God's grace was upon an older woman as well — her cousin Elizabeth.

39In those days Mary arose and went with haste into the hill country, to a town in Judah, 40and she entered the house of Zechariah and greeted Elizabeth. 41And when Elizabeth heard the greeting of Mary, the baby leaped in her womb. And Elizabeth was filled with the Holy Spirit, 42and she exclaimed with a loud cry, "Blessed are you among women, and blessed is the fruit of your womb! 43And why is this granted to me that the mother of my Lord should come to me? 44For behold, when the sound of your greeting came to my ears, the baby in my womb leaped for joy. 45And blessed is she who believed that there would be a fulfillment of what was spoken to her from the Lord."

We noted last week that Elizabeth's focus was on her own pregnancy. She rightfully rejoiced that the Lord had taken away her "reproach among people." Even so, her focus was shortsighted, for the greater news was who her son was — the Elijah sent to prepare the way for the Lord. But now we see her grasping this deeper, fuller knowledge.

Note how it happens. Her baby leaps in her womb. The first person that he points out the Messiah to is his own mother even before he can speak. Sometimes a kick is as good as a word! We see here the fulfillment of Gabriel's words: "he will be filled with the Holy Spirit, even from his mother's womb" (v. 15).

But Elizabeth also becomes filled with the Holy Spirit and turns into a prophetess. Three times she pronounces blessing, really, four times. The first is upon Mary that she is the mother of "my Lord." The second is upon her Lord, the "fruit of Mary's womb." The third is upon herself: "why is this granted to me that the mother of my Lord should come to me?" She recognizes a greater blessing than a visit from her cousin who also is going to have a baby. She understands now the greater blessing of being in the presence of her Lord and his mother; and she understands now the blessing of who the child inside her is. It was not a coincident that he leaped at the moment of Mary's greeting. She bears Elijah who prepares the way of the Lord.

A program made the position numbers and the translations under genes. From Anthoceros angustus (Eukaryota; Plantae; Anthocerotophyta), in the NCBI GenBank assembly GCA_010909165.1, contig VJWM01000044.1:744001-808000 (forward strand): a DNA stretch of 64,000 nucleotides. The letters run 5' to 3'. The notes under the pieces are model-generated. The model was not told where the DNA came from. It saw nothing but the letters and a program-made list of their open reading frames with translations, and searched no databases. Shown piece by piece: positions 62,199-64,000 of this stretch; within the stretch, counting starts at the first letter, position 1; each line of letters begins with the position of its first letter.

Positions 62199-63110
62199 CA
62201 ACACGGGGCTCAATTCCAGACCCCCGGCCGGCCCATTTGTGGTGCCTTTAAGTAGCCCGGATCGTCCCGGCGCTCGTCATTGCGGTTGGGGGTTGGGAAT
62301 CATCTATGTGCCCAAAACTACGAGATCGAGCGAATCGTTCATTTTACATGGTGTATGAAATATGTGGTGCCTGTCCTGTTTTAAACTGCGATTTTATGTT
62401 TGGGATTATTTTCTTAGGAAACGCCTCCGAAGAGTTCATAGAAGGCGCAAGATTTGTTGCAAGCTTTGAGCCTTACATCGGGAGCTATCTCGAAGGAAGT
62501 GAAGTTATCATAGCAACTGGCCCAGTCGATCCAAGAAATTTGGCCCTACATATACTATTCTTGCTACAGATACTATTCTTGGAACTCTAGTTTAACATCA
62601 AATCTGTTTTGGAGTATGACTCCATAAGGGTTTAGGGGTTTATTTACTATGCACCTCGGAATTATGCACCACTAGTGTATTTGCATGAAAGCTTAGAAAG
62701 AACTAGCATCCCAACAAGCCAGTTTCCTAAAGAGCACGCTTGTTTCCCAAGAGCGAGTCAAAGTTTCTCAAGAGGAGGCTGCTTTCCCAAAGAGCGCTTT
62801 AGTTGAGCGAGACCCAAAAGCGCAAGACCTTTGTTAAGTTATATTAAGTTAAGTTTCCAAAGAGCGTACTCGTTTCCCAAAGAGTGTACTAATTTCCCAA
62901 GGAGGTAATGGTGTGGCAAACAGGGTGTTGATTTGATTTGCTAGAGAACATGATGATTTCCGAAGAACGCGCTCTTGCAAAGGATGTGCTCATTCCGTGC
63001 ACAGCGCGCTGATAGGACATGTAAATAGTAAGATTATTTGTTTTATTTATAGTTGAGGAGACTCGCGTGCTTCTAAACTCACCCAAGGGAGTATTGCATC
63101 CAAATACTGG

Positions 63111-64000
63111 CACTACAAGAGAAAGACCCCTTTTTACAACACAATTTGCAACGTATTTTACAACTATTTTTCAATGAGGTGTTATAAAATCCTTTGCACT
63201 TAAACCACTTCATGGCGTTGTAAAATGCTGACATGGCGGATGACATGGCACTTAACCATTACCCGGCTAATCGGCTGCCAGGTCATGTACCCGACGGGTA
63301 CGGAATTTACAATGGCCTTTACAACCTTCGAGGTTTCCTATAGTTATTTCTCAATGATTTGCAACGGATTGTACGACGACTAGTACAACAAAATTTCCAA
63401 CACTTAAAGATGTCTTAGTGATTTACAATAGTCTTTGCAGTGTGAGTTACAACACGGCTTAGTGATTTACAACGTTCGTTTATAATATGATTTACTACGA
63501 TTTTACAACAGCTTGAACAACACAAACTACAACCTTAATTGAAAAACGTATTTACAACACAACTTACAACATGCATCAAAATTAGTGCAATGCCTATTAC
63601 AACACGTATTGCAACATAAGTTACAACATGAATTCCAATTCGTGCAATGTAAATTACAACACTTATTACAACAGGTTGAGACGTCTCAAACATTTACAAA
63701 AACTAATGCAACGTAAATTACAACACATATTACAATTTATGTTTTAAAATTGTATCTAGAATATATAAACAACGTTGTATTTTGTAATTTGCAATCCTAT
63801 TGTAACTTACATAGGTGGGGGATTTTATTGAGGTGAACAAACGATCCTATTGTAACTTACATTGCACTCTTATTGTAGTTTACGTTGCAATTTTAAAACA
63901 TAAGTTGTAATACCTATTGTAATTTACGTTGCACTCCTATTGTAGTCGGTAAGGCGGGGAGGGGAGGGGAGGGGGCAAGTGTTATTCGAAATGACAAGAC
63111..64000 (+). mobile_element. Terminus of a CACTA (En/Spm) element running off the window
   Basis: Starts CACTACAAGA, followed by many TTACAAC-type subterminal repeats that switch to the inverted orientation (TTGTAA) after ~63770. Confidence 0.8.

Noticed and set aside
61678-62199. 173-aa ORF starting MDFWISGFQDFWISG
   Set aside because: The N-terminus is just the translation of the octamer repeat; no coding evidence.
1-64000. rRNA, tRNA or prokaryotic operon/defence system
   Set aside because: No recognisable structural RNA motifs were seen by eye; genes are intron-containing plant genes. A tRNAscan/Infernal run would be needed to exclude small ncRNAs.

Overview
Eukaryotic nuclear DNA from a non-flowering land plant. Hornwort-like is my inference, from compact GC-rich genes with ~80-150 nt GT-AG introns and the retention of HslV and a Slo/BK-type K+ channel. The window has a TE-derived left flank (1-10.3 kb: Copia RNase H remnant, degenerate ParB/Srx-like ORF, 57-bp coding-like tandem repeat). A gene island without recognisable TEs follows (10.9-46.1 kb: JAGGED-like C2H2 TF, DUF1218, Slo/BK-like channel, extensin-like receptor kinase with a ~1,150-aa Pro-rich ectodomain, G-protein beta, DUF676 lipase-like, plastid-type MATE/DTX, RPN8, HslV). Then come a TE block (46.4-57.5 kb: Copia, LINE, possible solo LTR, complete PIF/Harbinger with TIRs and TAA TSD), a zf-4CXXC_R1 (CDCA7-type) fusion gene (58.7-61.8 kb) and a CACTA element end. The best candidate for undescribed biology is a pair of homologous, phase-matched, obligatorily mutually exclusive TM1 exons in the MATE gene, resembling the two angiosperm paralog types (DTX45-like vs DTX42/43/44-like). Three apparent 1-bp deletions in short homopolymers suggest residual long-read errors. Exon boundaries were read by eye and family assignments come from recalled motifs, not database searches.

And then, mark the second blessing on Mary. This time it is for something notable about Mary herself: "blessed is she who believed that there would be a fulfillment of what was spoken to her from the Lord." Blessed is Mary for believing (and not doubting as did her husband). I am reminded of the words Jesus said in response to Thomas after his appearance from the dead: "Have you believed because you have seen me? Blessed are those who have not seen and yet have believed" (John 20:29). And of Elizabeth I am reminded of what Jesus said to Peter when he confessed Jesus to be the Christ, i.e. the Messiah. "Blessed are you, Simon Bar-Jonah! For flesh and blood has not revealed this to you, but my Father who is in heaven" (Matthew 16:17). Blessed is Elizabeth for true knowledge.

We then are given one of the most beautiful songs of praise in the Bible. Follow Mary's profound song of doxology. First, she praises God for his goodness to her.

46And Mary said, "My soul magnifies the Lord,
47and my spirit rejoices in God my Savior,
48for he has looked on the humble estate of his servant.
For behold, from now on all generations will call me blessed;
49for he who is mighty has done great things for me,
and holy is his name.

The blessing pronounced by Elizabeth moves her to see the blessing pronounced by future generations. Note what she picks up on, which will become the expanded theme of the song — God looks on her humble estate. That is, God raises her up from her humble estate and bestows blessing. Follow this theme.

50And his mercy is for those who fear him
from generation to generation.
51He has shown strength with his arm;
he has scattered the proud in the thoughts of their hearts;
52he has brought down the mighty from their thrones
and exalted those of humble estate;
53he has filled the hungry with good things,
and the rich he has sent empty away.